Lecture 2 summary: notation and modeling

We finished our modeling of sudoku solutions. Along the way, we introduced some new notation and discussed definition and proof techniques in detail.

New Notation

• Review: A × B is the set of all pairs (a, b) with a ∈ A and b ∈ B.

• Set comprehension: {xproperty} denotes the set of all elements x having the given property. You should read it as "the set of all x such that property holds". For example,
• N = {nn is an integer and 1 ≤ n ≤ 9}
• A × B = {(a, b)∣a ∈ Aand b ∈ B}
• Implication: A compact way to write "if P is true then Q is true" is P ⇒ Q. This is usually pronounced "P implies Q", but I prefer "if P then Q" or "whenever P is true, Q is true". See sudoku example below for examples.

• Universal quantification: ∀ x, P means "for all x, P is true". See sudoku example below for examples.

• Not covered in lecture: ∃ x, P means "there exists some x such that P is true".

• Function definition: f: x ↦ e means "f is a function, and the value of f(x) is e". Note the difference between  →  (which gives the domain and codomain) and  ↦  which gives an expression for computing the function.

Examples:

• i: x ↦ x + 1
• b: x ↦ x / 3
• f: (i, j) ↦ i + j / 2

Important lessons about definitions and proofs

• When using a variable in a definition, it's important to distinguish between "for all x, P is true" and "there exists an x such that P is true".

• When writing a proof, write down what you want to prove, and clearly label it. Then, clearly label the beginning of your proof. Everything you write after "proof" should be something that you've shown to be true. If you don't label it clearly, it will look like what you're claiming is one of the things you know to be true. This can lead to circular logic.

• "if P then Q" is logically equivalent to "if Q is false then P is false". These statements are contrapositives of each other. Rephrasing a statement as its contrapositive can often lead to easier proofs or clearer definitions.

• Notation should be used when it clarifies, but not excessively. At their heart, proofs are explanations of why something is true. Using too much notation can obscure the explanation and make the proof hard to read.

When in doubt, reread your proof and think about how hard it is to interpret. Find a balance between verbosity and obfuscation.

• Don't use an example to prove a "for all" statement. Examples are helpful to figure out how to prove something, but they are not proofs. Examples are fine to prove that something exists though.

• Sometimes you can leave things out, if there's nothing else that makes sense. For example, in the sudoku definition below, I should write "for all i in N", but it doesn't make sense for i to be in any set besides N, since I plug it into f. But sometimes it's clearer to leave things in: I explicitly wrote c ∈ C below because I hadn't used that variable before and I thought it would be clearer.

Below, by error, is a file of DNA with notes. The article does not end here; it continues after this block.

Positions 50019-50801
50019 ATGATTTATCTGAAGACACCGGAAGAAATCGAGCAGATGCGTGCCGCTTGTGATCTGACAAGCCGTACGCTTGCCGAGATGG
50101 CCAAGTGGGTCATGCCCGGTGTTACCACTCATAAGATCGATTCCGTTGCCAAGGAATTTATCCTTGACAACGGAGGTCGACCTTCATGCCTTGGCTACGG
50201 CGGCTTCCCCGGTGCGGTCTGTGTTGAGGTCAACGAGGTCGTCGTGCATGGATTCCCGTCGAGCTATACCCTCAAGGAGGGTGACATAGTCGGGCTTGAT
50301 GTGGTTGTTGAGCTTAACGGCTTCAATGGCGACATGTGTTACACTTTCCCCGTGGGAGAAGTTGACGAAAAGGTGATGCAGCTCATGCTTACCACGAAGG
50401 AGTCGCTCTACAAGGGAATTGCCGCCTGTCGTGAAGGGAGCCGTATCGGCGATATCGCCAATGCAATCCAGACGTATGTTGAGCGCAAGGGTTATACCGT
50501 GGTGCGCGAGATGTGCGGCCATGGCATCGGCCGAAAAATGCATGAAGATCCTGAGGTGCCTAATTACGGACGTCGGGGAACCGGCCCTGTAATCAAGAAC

• It's useful to make your own definitions (like box in the sudoku definition)

• You can write down definitions however you like, as long as they're clear. See the many definitions of box below.

• A common proof technique is proof by contradiction. When trying to prove a statement P, we can instead assume that P is false, and then arrive at some nonsensical statement (a contradiction). Since we have faith in logic, we must have made a mistake, and that mistake was to assume that P was false in the first place. See below for an example.

Finishing Sudoku

A sudoku solution f is a function f: C → N satisfying the following properties:

1. For all i, j, and jʹ, if j ≠ jʹ then f(i, j) ≠ f(i, jʹ)
2. For all i, iʹ, and j, if i ≠ iʹ then f(i, j) ≠ f(iʹ, j)
3. For all c1 and c2 ∈ C, if c1 ≠ c2 and box(c1) = box(c2), then f(c1) ≠ f(c2).

It's often easier to work with the contrapositives (this is an equivalent definition):

1. For all i, j, and jʹ, if f(i, j) = f(i, jʹ) then j = jʹ
2. For all i, iʹ, and j, if f(i, j) = f(iʹ, j) then i = iʹ
3. For all c1 and c2 ∈ C with box(c1) = box(c2), if f(c1) = f(c2) then c1 = c2.

Here box is a function that gives the number of the large box that contains the cell. Here are three styles of definition of box; decide which one you like best (my favorite is the first):

1. box(i, j) is the number of the large box that contains the (i, j) cell, where we number the large 9x9 grids as follows:
 1 4 7 2 5 8 3 6 9
1. box(i, j) is the (i, j)th entry in the following table:
 1 1 1 4 4 4 7 7 7 1 1 1 4 4 4 7 7 7 1 1 1 4 4 4 7 7 7 2 2 2 5 5 5 8 8 8 2 2 2 5 5 5 8 8 8 2 2 2 5 5 5 8 8 8 3 3 3 6 6 6 9 9 9 3 3 3 6 6 6 9 9 9 3 3 3 6 6 6 9 9 9
1. (using integer division) box: C → N given by box: (i, j) ↦ 1 + ⌊(i − 1) / 3⌋ + 3 ⋅ (1 + ⌊(j − 1) / 3⌋)

As you play sudoku, you are generating in your head lots of proofs. This is overkill, but let's write down one such proof as an example of proving something from definitions.

Suppose we are working on the following puzzle:

 1 2 3 5 6 7 8 9

It is clear that the 4th entry of the 5th row must be 5. Let's prove it.

Claim: if f is a sudoku solution and if f(5, 1) = 1, and f(5, 2) = 2, and f(5, 3) = 3, and (note I'm not assuming anything about f(5, 4)) f(5, 5) = 5, and f(5, 6) = 6, and so on,

then f(5, 4) = 4.

Proof: First, we can summarize the assumptions: for all k ≠ 4, f(5, k) = k. Now, we can proceed to prove the claim by contradiction.

Suppose that f(5, 4) ≠ 4. Well, we know f(5, 4) = k for some k; and we've assumed that k ≠ 4. Therefore we can apply the assumption to conclude that f(5, k) = k. Since f is assumed to be a sudoku solution, it must satisfy rule 1, and therefore since f(5, 4) = f(5, k), we conclude that 4 = k. But this is nonsense: we've assumed that k ≠ 4!

Therefore, our assumption that f(5, 4) ≠ 4 must have been incorrect.